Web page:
That’s all the time it takes. To blog, to check in on some news, to send an update on a project, to follow up on a conference submission.
Just fifteen minutes.
Often, we’ll sit down to build out a to-do list for a day, a week, a year, and we populate it with more work than we can possibly accomplish in that time period. Our daily task list contains at least 10 hours of work, more than we can reasonably accomplish in an 8-hr workday.
Our yearly task list contains perhaps 5 years worth of bucket list worthy items. It’s unreasonable to think we’ll come even close.
We set milestones. We fall short. We grow discouraged and begin to doubt if we’ll ever reach the finish line. If we’ll ever reach the next milestone at all.
Running a Marathon
I’ve run three marathons in my life, and even more half-marathons. Every one is an exercise not in endurance, but in recognizing the difference between milestones and more reasonable accomplishments.
At the starting line, imagining you can run “a marathon” seems fun. A few miles in, you’re still excited about completing “a marathon.” Then the fatigue sets in. The pace group you were following has inched farther ahead and you notice another pace group – or two – coming up from behind. Your iPod shows you’ve dropped a few seconds from your usual mile time, and your internal estimates of distance start to feel off.
Mile twelve seems like it was intentionally misplaced by a block. Mile fourteen seems to have moved a few blocks farther down the course. By mile eighteen, you no longer care about “the marathon.” You see a sign offering “free rides to the finish and a consolation beer for quitters” and debate following that guy in the red shirt who shrugs and walks off the course.
I didn’t grow up a runner. When I signed up for my first 5K race, everyone thought I was nuts. My first half marathon, only the friends running with me actually believed I’d go. My first marathon … people actively tried to talk me out of running.
But I signed up. I showed up. And I finished the race. My trick: I stopped counting the milestones.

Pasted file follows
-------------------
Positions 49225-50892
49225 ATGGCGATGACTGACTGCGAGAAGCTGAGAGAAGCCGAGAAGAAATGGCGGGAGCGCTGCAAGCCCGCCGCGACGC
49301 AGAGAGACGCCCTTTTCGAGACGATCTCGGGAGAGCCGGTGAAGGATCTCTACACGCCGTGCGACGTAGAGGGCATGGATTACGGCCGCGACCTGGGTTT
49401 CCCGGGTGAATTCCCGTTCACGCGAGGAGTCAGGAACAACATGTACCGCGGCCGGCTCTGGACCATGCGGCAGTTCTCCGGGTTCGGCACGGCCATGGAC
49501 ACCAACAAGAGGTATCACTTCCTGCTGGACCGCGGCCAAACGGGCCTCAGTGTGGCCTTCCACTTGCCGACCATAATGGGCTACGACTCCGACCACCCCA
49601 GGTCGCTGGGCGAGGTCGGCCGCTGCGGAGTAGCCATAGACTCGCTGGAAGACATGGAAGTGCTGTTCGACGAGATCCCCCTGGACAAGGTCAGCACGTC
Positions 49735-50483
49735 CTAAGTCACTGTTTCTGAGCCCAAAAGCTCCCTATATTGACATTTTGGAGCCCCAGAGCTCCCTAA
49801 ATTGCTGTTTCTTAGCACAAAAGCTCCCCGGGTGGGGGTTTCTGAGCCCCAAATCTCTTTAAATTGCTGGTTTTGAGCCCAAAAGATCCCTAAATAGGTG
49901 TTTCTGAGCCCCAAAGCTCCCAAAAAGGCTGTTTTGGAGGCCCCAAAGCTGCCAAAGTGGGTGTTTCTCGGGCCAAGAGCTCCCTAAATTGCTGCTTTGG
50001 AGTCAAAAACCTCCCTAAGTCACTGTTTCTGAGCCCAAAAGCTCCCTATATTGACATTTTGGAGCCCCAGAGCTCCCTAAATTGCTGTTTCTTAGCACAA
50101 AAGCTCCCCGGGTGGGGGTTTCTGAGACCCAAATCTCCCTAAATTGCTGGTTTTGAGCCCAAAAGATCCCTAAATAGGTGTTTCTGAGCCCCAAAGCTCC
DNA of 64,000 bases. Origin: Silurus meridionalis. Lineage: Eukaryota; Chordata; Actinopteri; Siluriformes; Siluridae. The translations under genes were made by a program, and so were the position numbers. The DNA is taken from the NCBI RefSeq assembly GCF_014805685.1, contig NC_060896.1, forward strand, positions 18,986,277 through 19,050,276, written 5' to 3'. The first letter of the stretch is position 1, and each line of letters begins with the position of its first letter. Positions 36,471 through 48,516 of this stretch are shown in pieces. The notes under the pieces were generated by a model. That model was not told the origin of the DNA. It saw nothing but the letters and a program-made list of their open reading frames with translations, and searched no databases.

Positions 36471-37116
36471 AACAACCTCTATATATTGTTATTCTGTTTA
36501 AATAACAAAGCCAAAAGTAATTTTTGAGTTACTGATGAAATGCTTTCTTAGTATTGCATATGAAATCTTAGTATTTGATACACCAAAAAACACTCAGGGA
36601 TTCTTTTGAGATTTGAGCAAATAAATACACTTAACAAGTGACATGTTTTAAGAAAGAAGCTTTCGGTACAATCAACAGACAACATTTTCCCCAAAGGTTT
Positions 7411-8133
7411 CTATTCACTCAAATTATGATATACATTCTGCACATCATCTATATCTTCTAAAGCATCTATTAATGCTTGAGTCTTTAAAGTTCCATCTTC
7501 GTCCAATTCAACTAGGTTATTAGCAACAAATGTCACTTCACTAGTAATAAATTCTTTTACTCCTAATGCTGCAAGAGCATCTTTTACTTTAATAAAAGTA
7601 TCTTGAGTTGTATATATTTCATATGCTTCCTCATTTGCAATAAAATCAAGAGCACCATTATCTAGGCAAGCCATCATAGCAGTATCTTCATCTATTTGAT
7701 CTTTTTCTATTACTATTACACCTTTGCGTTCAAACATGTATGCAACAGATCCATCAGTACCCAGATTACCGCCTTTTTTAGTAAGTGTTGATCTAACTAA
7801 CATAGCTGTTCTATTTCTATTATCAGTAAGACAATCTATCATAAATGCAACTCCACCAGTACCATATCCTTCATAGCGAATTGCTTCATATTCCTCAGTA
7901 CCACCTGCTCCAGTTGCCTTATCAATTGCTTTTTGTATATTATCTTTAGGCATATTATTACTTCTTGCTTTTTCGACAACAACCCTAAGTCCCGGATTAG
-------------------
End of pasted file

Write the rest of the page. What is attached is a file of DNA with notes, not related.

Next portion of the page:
Instead, I made deals with myself. “OK legs, if you keep up this pace until that next car, then I’ll slow down and let you relax a bit.”
Mile seventeen, I realized my bad running form had strained my IT band. Running was painful – walking even more so. I kept going, but the thought of making it to mile eighteen – let alone the finish line – seemed ridiculous. So rather than wait for the next milestone, I gauged my progress in city blocks and car lengths.
I broke the insurmountable task of completing a marathon into achievable chunks. Every car passed was a victory. Every intersection a celebration.
By the time I finished the race, limping, sore, dehydrated, and exhausted, I had a huge grin on my face. I didn’t just complete the marathon, I ran another block without stopping! Oh, and when they put a medal around my neck I realized that all of those blocks I’d just run added up to 26.2 miles. I’d finished what I thought I’d never do – what everyone had been telling me was impossible.
I ran a marathon, one block at a time.
Life is a Marathon
As I’m now in month 11 of a year-long blogging effort, people ask with increasing frequency how I manage to keep it up. They point out the effort it takes to devise new topics and sit down to write.
“I don’t have enough room in my schedule for that,” is the most common comment I hear.
Really, though, my secret isn’t that I write a year’s worth of content. It’s that I sit down and work for fifteen minutes at a time. While I wait for the coffee to brew, in between meetings that ended too early, while I wait for the bus.
All yearly blogging takes is a year of random fifteen-minute periods strung together.
It’s amazing what you can do, how much you can produce, and how far you can run when you break the seemingly impossible task into smaller objectives.